the fight for Canada’s soul, continued

The Munk debate was to concentrate on foreign policy. Women often experience the most profound consequences of foreign policy decisions, and it felt strange to have Elizabeth May squeezed out.

The NDP takes a strong stand against Bill C-51, and May has said too that the legislation makes Canadians less free and less safe. Stephen Harper’s inner circle constantly refers to Canadian environmentalists as terrorists, and it’s logical to suspect the government wants dissidents to simply disappear, as often happened in the South American dictatorships.

At the same time the Harper government manufactures fear of Islamists, it ignores dangers that menace everyone in the country. It’s well known that thousands die miserably every year from infections picked up in hospital. Last January the National Post ran an expose of something perhaps even worse: Canada’s secret world of medical error. Apparently as many as 23,000 Canadians die every year because of preventable adverse effects in acute-care hospitals alone. “For most serious treatment gaffes, not even the sparsest of details is revealed, making the vast problem all but invisible.”

During four years of majority rule the Harper government failed to address these serious problems faced by real Canadians on a daily basis. Now the government mounts a cynical scam, trying to make people believe terrorists are hiding under their beds. According to Conservatives the country is in such dire straits the police and courts cannot deal with the situation; habeas corpus needs to be suspended, and suspects dealt with in secret by unaccountable tribunals. It’s pure nonsense.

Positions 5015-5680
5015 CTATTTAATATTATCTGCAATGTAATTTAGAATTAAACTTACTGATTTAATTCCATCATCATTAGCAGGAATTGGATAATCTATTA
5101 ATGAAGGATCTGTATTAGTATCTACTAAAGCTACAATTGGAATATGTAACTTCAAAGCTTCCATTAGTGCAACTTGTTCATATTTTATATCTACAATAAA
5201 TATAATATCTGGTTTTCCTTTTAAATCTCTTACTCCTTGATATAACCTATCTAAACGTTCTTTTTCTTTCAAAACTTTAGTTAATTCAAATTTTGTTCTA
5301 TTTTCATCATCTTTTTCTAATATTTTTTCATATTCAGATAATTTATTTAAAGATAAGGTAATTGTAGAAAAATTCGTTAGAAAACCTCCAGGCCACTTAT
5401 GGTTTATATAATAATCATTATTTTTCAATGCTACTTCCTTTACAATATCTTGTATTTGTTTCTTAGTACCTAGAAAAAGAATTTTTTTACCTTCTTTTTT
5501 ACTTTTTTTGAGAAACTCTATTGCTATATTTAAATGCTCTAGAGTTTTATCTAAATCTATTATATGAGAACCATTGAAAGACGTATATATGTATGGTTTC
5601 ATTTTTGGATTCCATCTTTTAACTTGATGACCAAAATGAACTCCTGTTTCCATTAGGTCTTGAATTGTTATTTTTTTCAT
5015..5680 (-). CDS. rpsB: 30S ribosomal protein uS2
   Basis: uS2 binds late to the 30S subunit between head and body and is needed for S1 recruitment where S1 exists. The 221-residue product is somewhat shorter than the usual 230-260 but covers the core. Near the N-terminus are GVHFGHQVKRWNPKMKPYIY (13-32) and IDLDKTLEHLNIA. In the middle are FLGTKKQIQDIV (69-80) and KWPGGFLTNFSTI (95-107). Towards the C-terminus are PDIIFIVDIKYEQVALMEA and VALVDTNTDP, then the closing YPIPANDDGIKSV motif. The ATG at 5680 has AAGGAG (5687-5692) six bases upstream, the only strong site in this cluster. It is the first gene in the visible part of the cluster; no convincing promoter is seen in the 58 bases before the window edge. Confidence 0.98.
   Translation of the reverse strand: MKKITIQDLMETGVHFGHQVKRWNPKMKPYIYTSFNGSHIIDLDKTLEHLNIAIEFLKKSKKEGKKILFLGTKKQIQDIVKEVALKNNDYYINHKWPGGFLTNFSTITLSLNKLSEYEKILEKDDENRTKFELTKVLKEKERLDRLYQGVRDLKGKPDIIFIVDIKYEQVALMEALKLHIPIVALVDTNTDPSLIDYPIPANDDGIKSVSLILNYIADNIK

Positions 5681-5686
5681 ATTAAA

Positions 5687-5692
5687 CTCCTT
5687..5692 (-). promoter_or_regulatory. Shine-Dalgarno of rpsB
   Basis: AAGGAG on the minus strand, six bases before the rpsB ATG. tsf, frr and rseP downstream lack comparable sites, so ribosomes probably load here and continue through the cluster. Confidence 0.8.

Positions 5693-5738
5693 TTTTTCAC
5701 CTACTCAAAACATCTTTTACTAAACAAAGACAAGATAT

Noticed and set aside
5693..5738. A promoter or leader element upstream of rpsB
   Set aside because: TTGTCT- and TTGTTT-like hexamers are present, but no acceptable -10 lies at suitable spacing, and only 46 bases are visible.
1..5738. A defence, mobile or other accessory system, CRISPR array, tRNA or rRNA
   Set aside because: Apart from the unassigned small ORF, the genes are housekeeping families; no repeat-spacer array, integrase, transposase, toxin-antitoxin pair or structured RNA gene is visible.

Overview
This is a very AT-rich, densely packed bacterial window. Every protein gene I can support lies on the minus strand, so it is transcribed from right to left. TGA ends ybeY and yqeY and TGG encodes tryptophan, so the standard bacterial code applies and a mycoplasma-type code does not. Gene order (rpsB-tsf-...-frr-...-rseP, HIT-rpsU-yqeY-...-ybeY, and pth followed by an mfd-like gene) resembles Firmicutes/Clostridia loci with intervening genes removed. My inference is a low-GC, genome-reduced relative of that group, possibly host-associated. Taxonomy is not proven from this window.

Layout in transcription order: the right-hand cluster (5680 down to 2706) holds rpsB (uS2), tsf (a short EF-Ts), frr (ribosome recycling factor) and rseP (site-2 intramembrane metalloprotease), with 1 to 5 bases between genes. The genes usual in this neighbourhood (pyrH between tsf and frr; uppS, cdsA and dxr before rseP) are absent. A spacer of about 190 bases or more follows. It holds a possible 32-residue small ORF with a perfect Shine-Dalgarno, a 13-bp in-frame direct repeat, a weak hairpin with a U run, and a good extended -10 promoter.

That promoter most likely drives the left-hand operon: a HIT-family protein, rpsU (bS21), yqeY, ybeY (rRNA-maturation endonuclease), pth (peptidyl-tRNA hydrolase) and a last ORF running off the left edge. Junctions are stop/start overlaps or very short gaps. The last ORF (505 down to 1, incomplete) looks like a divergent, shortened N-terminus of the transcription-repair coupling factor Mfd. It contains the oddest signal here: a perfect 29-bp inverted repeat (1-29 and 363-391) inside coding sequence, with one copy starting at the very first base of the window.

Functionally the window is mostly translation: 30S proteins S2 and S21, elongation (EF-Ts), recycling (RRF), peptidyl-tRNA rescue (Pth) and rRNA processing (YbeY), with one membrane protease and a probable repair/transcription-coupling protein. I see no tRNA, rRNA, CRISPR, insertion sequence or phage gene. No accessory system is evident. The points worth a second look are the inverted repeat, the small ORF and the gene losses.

Justin Trudeau’s support for Bill C-51 might be an indication he takes after his mother more than his father. Pierre Trudeau understood the implications of the country’s collapsing birth rate; also he despised bigotry, and in one of his essays he speaks of the “continuing revolution,” which will occur when immigrants arrive from all over the world, bringing their cultures with them. Canada’s Charter of Rights and Freedoms is a powerful support for an individualistic society, where people can grow, evolve and learn to think on their own in freedom.

At one point, Justin Trudeau makes casual reference to the “Five Eyes,” as if this espionage partnership is totally normal for him. Does Trudeau believe Canada is a great nation in its own right? Would he welcome a reconstitution of the British Empire, under the U.S. flag?

In looking at foreign aid, both Trudeau and Mulcair questioned Harper’s refusal to include family planning and safe abortion in the African maternal health initiative. When Michaelle Jean was Governor General, she addressed the Congolese parliament and condemned the widespread rape of women in African war zones. This ugly situation is not something for men to decide on among themselves, and it does not speak well for the Munks that May’s voice was missing from the discussion.

Elizabeth May has the capacity to work well with others. If Canada forms a coalition government this October, similar to Australia, New Zealand, Japan, Israel and most of Europe, the Green party can play an important part.

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